1. FDA warns of liver damage reports with Sanofi drug - USATODAY.com

    Jan 14, 2011 ... The Food and Drug Administration said Friday it has received several reports of liver damage with Multaq tablets, including two cases in ...
    www.usatoday.com/yourlife/health/.../2011-01-14-Multaq_N.htm - Cached
  2. Multaq Recall Lawsuit and Attorneys for class action Multaq settlments

    Jan 20, 2011 ... Again; if you've had any liver problems from Multaq, please contact ourMultaq Lawyers today, a possible lawsuit may take place, ...
    www.resource4thepeople.com/defectivedrugs/multaq.html - Cached
  3. [PDF] 

    Dear Healthcare Provider Letter - MULTAQ® (dronedarone)

    File Format: PDF/Adobe Acrobat
    Jan 14, 2011 ... Sanofi-aventis would like to inform you of several cases of hepatocellular liverinjury and hepatic failure in patients receiving Multaq ...
  4. Multaq Liver Problems Reported by FDA | Legal News & Updates Blog ...

    Jan 14, 2011 ... According to an FDA Safety Announcement issued this afternoon, the potential side effects of Multaq, a prescription drug used to treat ...
    www.youhavealawyer.com/blog/2011/01/.../multaq-liver-problems/ - Cached -Block all youhavealawyer.com results
  5. Two Patients On Sanofi's Multaq Have Liver Failure - FoxBusiness.com

    Jan 14, 2011 ... PARIS -(Dow Jones)- French pharmaceutical giant Sanofi-Aventis SA (SAN.FR) Friday said two patients treated with its Multaq atrial ...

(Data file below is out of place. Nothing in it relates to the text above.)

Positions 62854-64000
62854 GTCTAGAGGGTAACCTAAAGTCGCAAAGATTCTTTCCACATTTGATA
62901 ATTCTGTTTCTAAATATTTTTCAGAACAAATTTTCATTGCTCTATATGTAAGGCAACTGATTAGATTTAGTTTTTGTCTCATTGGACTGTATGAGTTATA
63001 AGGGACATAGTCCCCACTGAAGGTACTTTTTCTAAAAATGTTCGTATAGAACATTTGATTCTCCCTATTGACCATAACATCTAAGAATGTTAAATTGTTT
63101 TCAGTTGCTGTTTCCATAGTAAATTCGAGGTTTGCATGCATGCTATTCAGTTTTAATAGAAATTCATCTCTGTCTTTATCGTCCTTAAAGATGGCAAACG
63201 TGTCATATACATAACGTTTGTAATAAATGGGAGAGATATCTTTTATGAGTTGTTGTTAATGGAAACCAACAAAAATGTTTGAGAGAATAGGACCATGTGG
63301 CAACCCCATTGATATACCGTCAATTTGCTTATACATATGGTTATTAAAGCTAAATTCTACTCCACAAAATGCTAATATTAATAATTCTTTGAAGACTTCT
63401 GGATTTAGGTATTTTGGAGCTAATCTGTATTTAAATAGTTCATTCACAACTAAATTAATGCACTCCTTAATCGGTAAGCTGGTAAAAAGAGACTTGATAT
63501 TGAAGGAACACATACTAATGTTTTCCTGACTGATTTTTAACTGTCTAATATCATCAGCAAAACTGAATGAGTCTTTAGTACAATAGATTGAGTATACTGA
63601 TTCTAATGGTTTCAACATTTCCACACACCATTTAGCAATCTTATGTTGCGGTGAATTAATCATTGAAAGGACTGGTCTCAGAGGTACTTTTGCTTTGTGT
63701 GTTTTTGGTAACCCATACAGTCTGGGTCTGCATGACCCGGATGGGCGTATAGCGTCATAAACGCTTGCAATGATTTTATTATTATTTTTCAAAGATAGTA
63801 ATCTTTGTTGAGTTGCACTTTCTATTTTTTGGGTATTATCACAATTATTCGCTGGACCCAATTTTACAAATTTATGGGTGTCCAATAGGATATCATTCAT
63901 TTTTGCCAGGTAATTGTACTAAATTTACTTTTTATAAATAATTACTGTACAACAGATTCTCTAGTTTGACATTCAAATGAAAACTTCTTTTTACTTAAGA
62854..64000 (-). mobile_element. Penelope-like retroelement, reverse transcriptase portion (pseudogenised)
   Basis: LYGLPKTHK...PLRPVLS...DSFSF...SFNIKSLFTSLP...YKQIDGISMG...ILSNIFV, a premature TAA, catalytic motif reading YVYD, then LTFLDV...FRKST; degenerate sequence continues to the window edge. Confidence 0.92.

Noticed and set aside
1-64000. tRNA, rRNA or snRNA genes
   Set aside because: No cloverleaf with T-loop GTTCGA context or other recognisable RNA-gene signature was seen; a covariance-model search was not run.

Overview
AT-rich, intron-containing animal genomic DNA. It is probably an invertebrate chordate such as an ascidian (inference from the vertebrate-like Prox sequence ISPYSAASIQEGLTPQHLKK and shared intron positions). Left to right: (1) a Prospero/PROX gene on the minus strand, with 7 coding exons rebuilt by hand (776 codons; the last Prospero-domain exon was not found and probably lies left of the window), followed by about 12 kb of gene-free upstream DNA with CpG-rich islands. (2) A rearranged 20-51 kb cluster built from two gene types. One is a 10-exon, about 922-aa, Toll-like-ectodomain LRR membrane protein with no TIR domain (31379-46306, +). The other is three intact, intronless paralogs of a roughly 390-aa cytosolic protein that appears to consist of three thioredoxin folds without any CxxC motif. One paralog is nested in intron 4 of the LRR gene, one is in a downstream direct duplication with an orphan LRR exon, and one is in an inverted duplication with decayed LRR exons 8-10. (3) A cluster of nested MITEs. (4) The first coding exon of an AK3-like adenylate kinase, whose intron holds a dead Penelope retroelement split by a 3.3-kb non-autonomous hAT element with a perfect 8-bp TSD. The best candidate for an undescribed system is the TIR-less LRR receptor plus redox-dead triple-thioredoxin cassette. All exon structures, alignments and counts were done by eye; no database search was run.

www.foxbusiness.com/.../01/.../patients-sanofis-multaq-liver-failure/ - Cached
  6. FDA Drug Safety Communication: Severe liver injury associated - FDA

    Jan 20, 2011 ... FDA Drug Safety Podcast for Healthcare Professionals: Severe liver injury associated with the use of dronedarone (marketed as Multaq...
    www.fda.gov › Drugs › Drug Safety and Availability - Cached
  7. Multaq Liver Problems | Dronedarone Liver Damage

    If you experience these Multaq liver problems, contact a Multaq liver injury attorney today for a free case evaluation.
    www.multaqliver.com/problems/ - Cached
  8. Multaq Liver Failure Reports Lead to Review in Europe ...

    Jan 24, 2011 ... European drug regulators have started a review of the liver side effects ofMultaq, a heart drug manufactured by Sanofi-Aventis, ...
    www.aboutlawsuits.com/multaq-liver-failure-reports-warning-15744/ - Cached
  9. Multaq Side Effects Lawsuits | Side Effects: Liver Damage, Liver ...

    Multaq Side Effects Lawsuits | Multaq (dronedarone) had been associated with liver injuries, including two cases of severe liver failure that required liver ...
    www.yourlawyer.com › Topics › Defective Drugs - Cached
  10. UPDATE 2-Sanofi confirms liver damage in 2 Multaq patients | Reuters

    Jan 14, 2011 ... Two patients needed liver transplants after taking drug * Sanofi says no causal link established in the two cases * Multaq 2014 consensus ...
    www.reuters.com/.../01/.../sanofi-multaq-idUSLDE70D17V20110114 -